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Food stalls may return to old railway station

GOING BACK? Mr Ali with his wife, Ahmed Nachia Mohammad Hussian, 60, at their current stall in Tanjong Pagar Plaza


    Aug 25, 2014

    Food stalls may return to old railway station

    TRAVELLERS with backpacks and FairPrice plastic bags - that is a sight no longer seen at the former Tanjong Pagar Railway Station. But people in search of a bite may return, if the authorities go ahead with plans to reopen the iconic building as an eating place.

    The Singapore Land Authority (SLA) approached architects and consultants this month to study whether the food stalls in the Keppel Road building can be reopened.

    Refurbishment works, such as sprucing up former food stalls in the station and adding new toilets, can be completed as early as 2016 at an estimated cost of $400,000.

    The railway station was shuttered in 2011 after 79 years in operation.

    In the plans that it has drawn up, the SLA noted that the railway station was once "a bustling and popular local food spot with numerous food stalls".

    It was subsequently gazetted as a national monument, but it has remained mostly closed to the public except for ad hoc events such as heritage tours, fashion shows and product launches.

    The SLA said the move was prompted by a "growing interest" in vacant properties it manages.

    But it would not be drawn into saying more. "Since (the) plans are still preliminary, we will not be able to provide more details at this time," said a spokesman.

    Experts welcomed the possible reopening of the former railway station to the public.

    "The worst thing that can happen to old buildings is that when they are not used, they fall into disrepair," said Yeo Kang Shua, assistant professor at the Singapore University of Technology and Design.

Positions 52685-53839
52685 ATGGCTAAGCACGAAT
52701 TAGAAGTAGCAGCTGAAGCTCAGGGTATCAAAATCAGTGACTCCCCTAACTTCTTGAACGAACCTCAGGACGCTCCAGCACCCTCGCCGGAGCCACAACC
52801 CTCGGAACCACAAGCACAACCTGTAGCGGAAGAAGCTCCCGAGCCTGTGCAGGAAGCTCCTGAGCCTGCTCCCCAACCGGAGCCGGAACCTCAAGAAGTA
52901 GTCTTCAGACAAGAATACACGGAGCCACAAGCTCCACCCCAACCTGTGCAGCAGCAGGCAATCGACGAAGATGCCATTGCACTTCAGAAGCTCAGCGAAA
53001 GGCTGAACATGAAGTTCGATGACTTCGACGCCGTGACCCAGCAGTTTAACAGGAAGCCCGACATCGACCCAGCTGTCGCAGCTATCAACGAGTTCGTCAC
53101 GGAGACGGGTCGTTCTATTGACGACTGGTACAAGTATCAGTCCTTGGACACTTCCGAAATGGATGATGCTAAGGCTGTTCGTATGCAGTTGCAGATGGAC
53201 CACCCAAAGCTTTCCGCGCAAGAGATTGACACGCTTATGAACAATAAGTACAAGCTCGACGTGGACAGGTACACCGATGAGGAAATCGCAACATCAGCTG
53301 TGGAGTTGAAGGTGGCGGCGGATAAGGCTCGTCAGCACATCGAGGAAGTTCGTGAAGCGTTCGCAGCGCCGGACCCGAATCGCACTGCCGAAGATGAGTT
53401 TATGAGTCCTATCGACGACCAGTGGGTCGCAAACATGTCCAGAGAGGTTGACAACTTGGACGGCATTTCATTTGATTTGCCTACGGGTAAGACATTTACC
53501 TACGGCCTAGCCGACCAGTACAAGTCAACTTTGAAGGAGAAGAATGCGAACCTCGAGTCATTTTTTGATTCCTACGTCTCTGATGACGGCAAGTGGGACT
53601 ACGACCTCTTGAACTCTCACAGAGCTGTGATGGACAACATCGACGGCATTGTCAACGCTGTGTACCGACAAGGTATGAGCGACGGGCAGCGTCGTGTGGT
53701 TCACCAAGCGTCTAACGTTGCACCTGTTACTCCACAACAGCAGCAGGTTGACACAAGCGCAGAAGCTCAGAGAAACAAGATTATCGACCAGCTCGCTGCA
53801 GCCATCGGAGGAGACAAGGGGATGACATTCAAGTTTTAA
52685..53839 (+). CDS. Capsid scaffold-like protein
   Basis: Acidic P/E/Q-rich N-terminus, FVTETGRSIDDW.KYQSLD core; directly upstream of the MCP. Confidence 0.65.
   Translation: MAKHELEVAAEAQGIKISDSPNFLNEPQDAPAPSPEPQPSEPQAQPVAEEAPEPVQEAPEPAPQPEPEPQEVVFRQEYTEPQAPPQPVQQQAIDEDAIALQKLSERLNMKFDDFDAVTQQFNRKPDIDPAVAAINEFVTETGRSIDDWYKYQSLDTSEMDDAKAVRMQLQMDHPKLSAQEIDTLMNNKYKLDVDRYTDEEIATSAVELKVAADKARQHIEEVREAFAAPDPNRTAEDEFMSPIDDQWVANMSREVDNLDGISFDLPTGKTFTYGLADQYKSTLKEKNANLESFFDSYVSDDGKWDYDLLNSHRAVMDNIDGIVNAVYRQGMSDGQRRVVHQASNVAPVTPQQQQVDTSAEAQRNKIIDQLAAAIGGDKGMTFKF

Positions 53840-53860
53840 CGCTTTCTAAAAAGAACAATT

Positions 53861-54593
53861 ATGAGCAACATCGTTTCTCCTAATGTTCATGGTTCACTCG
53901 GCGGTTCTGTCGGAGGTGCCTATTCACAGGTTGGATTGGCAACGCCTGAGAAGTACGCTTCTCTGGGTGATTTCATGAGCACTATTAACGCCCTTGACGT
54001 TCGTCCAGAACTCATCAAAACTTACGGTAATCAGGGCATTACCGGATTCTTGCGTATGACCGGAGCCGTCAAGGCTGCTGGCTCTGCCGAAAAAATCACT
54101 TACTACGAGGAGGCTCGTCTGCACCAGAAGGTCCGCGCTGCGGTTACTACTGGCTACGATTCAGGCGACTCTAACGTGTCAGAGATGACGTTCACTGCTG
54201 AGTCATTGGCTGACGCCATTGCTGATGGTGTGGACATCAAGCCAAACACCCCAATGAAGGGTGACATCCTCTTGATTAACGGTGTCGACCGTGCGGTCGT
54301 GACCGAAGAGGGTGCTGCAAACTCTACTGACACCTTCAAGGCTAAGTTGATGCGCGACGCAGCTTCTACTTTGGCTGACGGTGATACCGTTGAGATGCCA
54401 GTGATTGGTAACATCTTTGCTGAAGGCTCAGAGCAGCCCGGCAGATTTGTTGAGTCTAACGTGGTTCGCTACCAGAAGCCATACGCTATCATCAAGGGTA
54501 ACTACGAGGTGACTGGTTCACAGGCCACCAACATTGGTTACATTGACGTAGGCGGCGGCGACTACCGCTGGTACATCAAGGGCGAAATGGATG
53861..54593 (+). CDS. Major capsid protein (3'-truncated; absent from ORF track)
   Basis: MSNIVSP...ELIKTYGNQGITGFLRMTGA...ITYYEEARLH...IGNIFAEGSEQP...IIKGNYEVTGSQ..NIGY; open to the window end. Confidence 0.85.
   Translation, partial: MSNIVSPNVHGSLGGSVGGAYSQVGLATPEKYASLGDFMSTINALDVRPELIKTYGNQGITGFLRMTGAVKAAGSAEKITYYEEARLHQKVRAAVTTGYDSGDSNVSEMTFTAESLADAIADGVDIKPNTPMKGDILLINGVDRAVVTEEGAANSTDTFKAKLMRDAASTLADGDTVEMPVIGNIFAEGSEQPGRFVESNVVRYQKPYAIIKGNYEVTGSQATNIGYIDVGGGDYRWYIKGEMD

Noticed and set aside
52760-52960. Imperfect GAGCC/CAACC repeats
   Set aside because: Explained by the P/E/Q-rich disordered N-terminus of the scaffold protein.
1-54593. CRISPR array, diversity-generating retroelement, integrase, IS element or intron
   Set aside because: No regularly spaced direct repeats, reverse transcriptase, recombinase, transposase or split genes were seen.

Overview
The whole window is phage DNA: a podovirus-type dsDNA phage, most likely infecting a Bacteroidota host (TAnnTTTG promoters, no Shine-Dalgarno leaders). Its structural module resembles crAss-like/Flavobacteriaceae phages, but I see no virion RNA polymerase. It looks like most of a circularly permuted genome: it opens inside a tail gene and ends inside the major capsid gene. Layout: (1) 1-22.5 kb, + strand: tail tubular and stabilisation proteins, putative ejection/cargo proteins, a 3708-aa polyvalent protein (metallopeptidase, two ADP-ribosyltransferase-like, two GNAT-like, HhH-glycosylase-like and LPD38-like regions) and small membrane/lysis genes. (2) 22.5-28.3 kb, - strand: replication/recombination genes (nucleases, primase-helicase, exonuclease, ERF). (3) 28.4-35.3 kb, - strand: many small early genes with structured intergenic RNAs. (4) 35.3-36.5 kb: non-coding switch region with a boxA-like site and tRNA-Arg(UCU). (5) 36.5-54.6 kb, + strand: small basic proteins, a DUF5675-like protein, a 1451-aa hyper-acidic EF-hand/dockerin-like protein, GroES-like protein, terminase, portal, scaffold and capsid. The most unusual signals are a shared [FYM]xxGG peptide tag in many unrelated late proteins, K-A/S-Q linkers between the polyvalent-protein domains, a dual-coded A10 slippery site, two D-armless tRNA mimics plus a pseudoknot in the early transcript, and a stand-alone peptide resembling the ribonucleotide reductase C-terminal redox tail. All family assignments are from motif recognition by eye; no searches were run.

But the honorary secretary of the Singapore Heritage Society added that the new food stalls in the station have to be as close as possible to how food stalls were when they were part of the railway station.

    "It cannot become a giant foodcourt," said Dr Yeo.

    Food blogger and entrepreneur Seth Lui suggested bringing back the hawkers who used to be at the railway station but are now scattered all over Singapore. "These are the foods associated with the place, and there is a sense of nostalgia about them," he said.

    One stall formerly at the railway station is nasi briyani stall Ali Nachia Briyani Dam, which moved to a coffee shop in Tanjong Pagar Plaza after the railway station closed.

    "I will not say no to any opportunity to return to the railway station because that was what our customers associated us with," said owner Ali Latif.

    Mr Ali said SLA staff approached him six months ago to discuss the possibility of returning to the former station, but talks stalled because he was required to bear the renovation costs.

    "I worked so hard to build a steady customer base at my current location, so I may open a branch at the railway station," said the 64-year-old.

    "But it still depends on the rent and how long we get to stay there. We don't want to be asked to leave again after one or two years."